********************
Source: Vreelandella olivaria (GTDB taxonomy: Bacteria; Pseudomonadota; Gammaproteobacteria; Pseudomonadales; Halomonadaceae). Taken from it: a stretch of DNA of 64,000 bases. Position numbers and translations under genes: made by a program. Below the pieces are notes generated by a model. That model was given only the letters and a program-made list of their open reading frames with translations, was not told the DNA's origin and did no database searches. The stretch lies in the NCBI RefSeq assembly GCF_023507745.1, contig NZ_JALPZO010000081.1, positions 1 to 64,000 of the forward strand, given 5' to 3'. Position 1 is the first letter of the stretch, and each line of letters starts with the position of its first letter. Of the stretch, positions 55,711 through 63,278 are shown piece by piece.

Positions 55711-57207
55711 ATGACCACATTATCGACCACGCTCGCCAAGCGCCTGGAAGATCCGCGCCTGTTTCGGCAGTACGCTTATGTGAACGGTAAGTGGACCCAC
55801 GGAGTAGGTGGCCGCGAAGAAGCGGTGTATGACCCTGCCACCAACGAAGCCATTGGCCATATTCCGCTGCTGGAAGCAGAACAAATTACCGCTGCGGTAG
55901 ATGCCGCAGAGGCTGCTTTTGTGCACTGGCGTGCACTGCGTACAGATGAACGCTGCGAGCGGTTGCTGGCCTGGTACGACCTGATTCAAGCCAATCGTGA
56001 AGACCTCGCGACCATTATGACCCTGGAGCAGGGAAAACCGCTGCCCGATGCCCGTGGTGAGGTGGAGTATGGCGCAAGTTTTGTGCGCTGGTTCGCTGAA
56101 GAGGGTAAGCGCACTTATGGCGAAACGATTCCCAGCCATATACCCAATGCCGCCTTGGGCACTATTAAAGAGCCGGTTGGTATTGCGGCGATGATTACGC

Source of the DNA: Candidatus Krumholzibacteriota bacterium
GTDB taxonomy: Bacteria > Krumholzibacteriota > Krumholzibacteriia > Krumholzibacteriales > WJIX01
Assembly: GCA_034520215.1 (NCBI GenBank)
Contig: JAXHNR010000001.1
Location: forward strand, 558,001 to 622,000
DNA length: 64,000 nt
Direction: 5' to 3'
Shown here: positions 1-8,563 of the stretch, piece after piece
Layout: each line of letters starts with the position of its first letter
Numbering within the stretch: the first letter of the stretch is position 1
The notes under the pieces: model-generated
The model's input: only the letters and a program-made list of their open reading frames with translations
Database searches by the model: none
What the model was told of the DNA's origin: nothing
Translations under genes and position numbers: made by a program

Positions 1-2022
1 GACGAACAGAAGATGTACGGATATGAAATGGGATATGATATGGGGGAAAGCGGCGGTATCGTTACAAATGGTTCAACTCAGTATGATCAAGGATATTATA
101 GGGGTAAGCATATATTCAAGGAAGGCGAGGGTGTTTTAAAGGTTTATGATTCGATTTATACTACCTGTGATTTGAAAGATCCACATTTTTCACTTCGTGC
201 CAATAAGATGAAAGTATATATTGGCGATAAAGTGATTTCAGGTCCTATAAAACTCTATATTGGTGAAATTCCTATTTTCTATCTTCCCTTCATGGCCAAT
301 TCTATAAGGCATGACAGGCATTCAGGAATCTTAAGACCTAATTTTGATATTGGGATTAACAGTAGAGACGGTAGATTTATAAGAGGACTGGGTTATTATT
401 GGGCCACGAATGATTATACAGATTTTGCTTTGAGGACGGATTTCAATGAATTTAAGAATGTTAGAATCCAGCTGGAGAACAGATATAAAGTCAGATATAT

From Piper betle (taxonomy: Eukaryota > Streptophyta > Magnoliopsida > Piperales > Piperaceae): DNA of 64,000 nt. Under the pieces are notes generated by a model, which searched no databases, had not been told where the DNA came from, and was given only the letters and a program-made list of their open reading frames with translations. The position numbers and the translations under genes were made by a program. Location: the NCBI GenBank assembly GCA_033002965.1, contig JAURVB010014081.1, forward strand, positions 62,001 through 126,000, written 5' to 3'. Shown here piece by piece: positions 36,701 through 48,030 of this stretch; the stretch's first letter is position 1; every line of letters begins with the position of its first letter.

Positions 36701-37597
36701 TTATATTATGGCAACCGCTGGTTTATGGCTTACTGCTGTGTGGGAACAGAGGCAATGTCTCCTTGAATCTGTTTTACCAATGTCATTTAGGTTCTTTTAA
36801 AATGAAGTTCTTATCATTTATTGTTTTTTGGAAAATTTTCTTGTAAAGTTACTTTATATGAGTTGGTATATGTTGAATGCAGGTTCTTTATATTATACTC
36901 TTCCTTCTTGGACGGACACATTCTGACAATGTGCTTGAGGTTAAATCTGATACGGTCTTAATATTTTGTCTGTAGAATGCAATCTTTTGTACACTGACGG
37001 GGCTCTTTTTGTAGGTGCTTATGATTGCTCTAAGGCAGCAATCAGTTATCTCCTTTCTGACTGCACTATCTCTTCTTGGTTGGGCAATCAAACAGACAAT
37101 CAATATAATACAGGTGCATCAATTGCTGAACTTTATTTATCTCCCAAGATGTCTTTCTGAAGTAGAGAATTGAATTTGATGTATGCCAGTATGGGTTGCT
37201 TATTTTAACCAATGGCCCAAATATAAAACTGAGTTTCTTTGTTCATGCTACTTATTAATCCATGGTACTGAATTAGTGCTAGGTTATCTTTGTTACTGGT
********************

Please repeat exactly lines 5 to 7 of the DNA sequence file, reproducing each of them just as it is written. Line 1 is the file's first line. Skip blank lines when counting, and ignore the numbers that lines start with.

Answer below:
55901 ATGCCGCAGAGGCTGCTTTTGTGCACTGGCGTGCACTGCGTACAGATGAACGCTGCGAGCGGTTGCTGGCCTGGTACGACCTGATTCAAGCCAATCGTGA
56001 AGACCTCGCGACCATTATGACCCTGGAGCAGGGAAAACCGCTGCCCGATGCCCGTGGTGAGGTGGAGTATGGCGCAAGTTTTGTGCGCTGGTTCGCTGAA
56101 GAGGGTAAGCGCACTTATGGCGAAACGATTCCCAGCCATATACCCAATGCCGCCTTGGGCACTATTAAAGAGCCGGTTGGTATTGCGGCGATGATTACGC